Not to be confused with the Independent Institute, a California-based center-right think tank.
The Independence Institute (II) is a non-partisan public policy think tank that promotes free enterprise, limited government, and individual liberty. II’s policy centers produce research and analysis supporting a free market, pro-freedom agenda in the areas of education, energy, healthcare, fiscal policy, the right to keep and bear arms, and constitutional studies. 
The Independence Institute (II) is a non-partisan public policy think tank that promotes free enterprise, limited government, and individual liberty. II’s policy centers produce research and analysis supporting a free-market, pro-individual-liberty agenda and use litigation, coalition building, and ballot initiatives in order to push for change in law and policy.  Areas of research include education, energy, healthcare, fiscal policy, the right to arms, and constitutional studies. 
The Independence Institute’s Education Policy Center advocates for school choice, educational savings accounts, and teachers’ rights.  II hosts several education centered websites, including School Choice For Kids, Ed is Watching, and Independent Teachers, providing information on school choice, education policy, and non-union employee organization options for teachers, respectively.  In 2020, II joined other organizations supporting education freedom, including the Liberty Justice Center, the Alaska Policy Forum, and the Nevada Policy Research Institute, in an amicus brief that challenges the legality of closing K-12 schools in Wisconsin, while daycare and colleges can remain open during the outbreak of pandemic COVID-19.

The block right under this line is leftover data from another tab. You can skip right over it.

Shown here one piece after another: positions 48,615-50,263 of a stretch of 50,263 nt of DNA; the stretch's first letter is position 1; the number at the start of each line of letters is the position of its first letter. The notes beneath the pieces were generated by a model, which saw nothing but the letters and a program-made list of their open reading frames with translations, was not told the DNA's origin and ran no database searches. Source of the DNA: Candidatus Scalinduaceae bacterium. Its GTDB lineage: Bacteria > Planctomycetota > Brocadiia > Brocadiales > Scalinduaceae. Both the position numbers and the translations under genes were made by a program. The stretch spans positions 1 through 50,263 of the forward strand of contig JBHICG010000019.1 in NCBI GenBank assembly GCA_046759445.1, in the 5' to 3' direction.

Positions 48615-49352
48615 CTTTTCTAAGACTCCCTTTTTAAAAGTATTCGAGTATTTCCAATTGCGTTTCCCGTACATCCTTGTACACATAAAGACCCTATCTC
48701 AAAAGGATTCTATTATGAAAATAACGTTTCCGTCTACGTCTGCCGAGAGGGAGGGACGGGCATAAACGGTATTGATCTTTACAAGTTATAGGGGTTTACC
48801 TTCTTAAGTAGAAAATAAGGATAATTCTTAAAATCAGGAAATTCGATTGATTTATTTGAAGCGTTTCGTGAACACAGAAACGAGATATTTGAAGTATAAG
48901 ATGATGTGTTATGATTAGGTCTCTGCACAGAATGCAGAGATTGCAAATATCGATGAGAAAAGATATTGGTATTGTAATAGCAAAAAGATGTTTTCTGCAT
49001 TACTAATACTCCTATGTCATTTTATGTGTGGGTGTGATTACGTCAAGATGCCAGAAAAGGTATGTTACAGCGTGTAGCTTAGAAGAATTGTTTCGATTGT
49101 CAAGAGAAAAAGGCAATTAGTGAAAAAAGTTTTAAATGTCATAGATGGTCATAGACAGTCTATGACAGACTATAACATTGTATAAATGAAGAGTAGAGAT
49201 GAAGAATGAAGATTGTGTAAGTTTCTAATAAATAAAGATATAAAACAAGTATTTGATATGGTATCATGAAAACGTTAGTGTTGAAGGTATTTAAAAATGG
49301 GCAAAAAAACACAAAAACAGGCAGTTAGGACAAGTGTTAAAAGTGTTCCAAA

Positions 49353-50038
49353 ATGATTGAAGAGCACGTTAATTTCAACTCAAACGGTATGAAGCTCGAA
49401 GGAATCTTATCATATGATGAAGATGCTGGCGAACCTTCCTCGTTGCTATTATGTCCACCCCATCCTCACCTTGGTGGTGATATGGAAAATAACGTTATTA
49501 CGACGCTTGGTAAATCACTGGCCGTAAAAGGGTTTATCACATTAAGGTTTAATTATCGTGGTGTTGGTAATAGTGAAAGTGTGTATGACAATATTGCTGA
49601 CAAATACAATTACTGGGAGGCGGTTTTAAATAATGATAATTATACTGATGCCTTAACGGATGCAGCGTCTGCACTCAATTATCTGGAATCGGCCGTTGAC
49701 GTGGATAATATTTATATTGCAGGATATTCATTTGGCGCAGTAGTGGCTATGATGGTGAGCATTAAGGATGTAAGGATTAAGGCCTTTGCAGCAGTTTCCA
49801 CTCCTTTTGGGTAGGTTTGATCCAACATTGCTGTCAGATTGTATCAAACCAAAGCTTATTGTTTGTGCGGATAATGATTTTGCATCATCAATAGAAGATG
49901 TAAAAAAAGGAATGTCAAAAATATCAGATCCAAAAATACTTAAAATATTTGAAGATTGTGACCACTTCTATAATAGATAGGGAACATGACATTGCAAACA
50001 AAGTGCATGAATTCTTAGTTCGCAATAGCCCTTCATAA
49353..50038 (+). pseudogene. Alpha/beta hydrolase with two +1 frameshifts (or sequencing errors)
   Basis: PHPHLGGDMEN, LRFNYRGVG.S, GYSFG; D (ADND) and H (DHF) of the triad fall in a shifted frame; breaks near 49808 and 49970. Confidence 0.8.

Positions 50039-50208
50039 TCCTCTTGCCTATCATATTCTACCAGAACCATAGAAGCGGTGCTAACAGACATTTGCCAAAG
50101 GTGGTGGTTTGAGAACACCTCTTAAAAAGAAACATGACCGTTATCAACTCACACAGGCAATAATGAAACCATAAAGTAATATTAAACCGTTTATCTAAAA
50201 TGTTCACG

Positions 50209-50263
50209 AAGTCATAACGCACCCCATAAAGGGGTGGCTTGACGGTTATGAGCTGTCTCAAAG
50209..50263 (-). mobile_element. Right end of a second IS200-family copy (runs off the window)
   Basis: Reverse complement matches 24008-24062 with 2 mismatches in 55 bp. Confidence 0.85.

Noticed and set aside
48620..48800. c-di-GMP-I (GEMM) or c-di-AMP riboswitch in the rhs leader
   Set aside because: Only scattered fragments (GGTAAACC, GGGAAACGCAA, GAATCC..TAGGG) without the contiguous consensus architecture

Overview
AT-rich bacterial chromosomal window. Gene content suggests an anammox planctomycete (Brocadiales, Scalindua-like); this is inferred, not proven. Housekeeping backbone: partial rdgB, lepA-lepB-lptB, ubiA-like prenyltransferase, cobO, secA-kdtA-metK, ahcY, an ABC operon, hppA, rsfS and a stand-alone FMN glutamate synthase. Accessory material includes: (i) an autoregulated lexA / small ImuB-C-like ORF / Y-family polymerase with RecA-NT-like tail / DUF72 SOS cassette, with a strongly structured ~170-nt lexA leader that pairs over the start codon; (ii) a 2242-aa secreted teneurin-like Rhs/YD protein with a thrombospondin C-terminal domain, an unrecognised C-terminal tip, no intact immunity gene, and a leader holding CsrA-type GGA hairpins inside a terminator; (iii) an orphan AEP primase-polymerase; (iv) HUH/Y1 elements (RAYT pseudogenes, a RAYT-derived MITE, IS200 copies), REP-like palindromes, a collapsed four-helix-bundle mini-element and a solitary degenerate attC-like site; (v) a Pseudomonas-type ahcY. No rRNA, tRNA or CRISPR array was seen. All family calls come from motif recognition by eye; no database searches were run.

II promotes the FASTER (Faculty/Administrator Safety Training and Emergency Response) training on its website. FASTER is a non-profit organization that trains teachers and school administrators “to stop school violence quickly” and provide medical aid. While FASTER does not explicitly call itself a firearms training program, a Colorado Concealed Handgun Permit is required to participate.  II staff member Laura Carno is the executive director of FASTER. 
II’s Energy and Environmental Policy Center (E2P) advocates for a free-market energy economy where individuals are free to choose their own resources for energy, with limited government regulations. II claims that a free-market energy economy will stimulate innovation in developing domestic energy while maintaining a clean environment.  In 2017, II was criticized for its “Earth Day Fossil Fuels Art Contest” encouraging entries that illustrated “the awesomeness of fossil fuels.” 
II’s Health Care Policy Center focuses on public policy that supports consumer choice in health care and fights against government-directed health care expansion.  In 2012, II filed two briefs with the U.S. Supreme Court challenging the constitutionality of the Affordable Care Act. 
Dave Kopel leads II’s Second Amendment Project, which studies legal precedents and provides a “Constitutional perspective” on gun rights.  In 2013, II supported a lawsuit against then-Governor John Hickenlooper (D-CO) after new gun control bills were signed into law. 
II’s Fiscal Policy Center uses its research to promote policies supporting free market and limited government principles.  II supports Colorado’s Taxpayer’s Bill of Rights (TABOR) Amendment, passed in 1992, which gives voters the choice to approve or reject tax increases. II claims, however, that the Colorado Supreme Court has “never treated [TABOR] fairly,” as it continually creates anti-TABOR precedent and often allows for taxes to be collected by calling them “fees.”